Updated March 11, 2020
Caretaking Services Manager Judy Jaeger is quick to note that her staff has not needed to change any of its cleaning practices as the products and standards they use on a daily basis are specifically designed to sanitize campus and halt any potential outbreaks.
“We do this daily, year-round, regardless of whether there is an outbreak situation or not,” says Jaeger. “We are very aware of the important role we play in keeping our campus community safe and the practices we use are of the highest standard.”
On a daily basis, Monday through Friday, the caretaking staff disinfects all classroom desks as well as the instructor desks and phone areas in each classroom. As well, all common area door handles, light switches, phones and washroom fixtures are disinfected.
Other areas disinfected daily include meeting room tables, lunchrooms, and all washroom sinks, toilets and urinals. Floors are also washed on a daily basis.
“WE teach our staff to clean from clean to dirty so that we do not contaminate surfaces,” adds Jaeger. “We use microfibre cloths and mops and we never double-dip. We wipe surfaces and never contaminate our disinfectant by putting our cloths back into the solution to use again. Rather we launder the cloth and use another.”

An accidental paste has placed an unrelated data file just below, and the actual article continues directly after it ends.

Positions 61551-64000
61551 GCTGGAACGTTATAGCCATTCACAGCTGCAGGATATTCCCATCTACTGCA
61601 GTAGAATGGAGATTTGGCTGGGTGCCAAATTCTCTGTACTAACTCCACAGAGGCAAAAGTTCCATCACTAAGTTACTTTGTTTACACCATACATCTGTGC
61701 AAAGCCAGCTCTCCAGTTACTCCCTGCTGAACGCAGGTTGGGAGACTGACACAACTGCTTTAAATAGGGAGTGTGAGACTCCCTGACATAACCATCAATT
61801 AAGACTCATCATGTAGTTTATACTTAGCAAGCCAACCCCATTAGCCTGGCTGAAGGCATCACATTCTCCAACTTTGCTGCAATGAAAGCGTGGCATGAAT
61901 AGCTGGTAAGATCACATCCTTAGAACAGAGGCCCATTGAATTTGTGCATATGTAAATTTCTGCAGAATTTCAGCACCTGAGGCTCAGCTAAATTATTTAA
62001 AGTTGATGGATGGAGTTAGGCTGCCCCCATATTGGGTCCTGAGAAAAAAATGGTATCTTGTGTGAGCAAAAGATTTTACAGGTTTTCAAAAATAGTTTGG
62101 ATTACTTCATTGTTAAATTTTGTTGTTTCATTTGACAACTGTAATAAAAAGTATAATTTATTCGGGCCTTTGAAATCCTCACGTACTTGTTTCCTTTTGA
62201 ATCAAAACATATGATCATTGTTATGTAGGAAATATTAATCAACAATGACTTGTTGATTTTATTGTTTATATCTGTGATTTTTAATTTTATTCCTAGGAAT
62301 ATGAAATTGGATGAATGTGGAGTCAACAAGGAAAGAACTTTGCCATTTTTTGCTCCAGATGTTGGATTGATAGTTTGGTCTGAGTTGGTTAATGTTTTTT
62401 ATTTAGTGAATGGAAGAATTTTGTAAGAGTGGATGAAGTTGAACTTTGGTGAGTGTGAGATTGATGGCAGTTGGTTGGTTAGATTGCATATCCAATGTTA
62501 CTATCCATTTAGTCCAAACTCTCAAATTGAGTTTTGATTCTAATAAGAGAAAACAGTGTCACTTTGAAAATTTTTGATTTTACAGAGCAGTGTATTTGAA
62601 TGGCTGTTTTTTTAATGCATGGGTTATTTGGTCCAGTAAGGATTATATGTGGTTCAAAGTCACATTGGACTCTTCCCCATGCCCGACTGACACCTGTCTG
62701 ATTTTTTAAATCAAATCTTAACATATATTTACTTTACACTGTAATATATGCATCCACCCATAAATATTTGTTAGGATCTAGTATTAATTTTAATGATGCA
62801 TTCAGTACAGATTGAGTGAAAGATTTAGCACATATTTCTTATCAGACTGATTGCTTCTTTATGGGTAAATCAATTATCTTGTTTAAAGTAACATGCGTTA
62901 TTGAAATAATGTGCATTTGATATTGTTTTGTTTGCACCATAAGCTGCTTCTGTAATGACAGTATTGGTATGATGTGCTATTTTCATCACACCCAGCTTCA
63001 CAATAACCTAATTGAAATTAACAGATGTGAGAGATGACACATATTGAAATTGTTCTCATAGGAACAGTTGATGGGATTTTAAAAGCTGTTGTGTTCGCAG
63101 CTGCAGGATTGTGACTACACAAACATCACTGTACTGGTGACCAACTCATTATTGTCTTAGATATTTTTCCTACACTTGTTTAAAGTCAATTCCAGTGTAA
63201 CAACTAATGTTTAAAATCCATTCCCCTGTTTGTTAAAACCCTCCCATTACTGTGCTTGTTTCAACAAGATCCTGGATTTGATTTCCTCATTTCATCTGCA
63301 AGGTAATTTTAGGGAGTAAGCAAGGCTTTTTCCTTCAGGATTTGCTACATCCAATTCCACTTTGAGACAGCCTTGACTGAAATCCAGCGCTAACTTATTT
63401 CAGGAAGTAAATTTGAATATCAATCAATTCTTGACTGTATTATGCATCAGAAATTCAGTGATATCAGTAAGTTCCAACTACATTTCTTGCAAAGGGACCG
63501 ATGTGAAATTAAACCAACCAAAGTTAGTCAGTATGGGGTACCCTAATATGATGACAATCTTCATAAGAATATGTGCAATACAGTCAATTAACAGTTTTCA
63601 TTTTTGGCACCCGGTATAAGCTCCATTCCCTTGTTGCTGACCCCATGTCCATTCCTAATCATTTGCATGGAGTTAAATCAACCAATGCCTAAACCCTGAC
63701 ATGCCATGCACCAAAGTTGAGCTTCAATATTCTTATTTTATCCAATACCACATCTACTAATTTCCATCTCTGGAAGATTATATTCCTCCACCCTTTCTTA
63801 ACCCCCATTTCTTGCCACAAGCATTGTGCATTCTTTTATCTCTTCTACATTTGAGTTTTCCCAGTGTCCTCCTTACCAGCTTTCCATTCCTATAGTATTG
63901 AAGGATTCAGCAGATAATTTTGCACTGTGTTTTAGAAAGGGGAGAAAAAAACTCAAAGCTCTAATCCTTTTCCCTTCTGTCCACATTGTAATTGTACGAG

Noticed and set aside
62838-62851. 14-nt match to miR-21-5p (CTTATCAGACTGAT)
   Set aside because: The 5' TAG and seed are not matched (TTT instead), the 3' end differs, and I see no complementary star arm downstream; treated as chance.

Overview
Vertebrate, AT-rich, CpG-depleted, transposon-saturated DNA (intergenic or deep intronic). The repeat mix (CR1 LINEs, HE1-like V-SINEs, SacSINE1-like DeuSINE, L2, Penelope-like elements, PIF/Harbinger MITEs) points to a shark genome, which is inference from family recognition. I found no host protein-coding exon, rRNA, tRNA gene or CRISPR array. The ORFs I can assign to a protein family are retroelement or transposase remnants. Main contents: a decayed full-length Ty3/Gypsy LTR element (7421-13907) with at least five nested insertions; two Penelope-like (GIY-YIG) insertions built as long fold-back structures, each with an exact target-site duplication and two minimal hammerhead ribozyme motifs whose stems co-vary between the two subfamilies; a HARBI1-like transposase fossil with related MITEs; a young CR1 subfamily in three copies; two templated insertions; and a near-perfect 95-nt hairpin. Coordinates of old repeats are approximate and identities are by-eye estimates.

Her group is also in charge of keeping all campus hand sanitizer dispensers full and wiping them down as required. They are well stocked going forward.
“The disinfectant we clean with is a germicidal detergent, virucide, bactericide,” she says. “It’s an eco-friendly product made in Alberta. We also employ electrostatic cleaning machines that can kill viruses and bacteria in two minutes or less and utilize steamers that produces a high intensity steam that quickly eliminates virus and bacteria.”
For more information regarding the University of Lethbridge Campus Risk and Safety Services and the COVID-19 (Novel Coronavirus) visit their web page.
By staying up to date of the latest trends in cleaning and sanitation, Caretaking has made a number of physical and procedural changes to reduce the spread of germs that can cause illness.
Some of these changes are visible and directly affect users such as the no-touch towel dispensers, which greatly reduces the risk of cross contamination in washrooms, and using microfiber cloths and mops that can pick up and hold small particles and help rid of dirt and bacteria as small as four microns.
Other changes are not as obvious but still directly affect the users such as training Caretaking staff disinfect classroom desks, door handles, light switches and other frequently touched surfaces DAILY.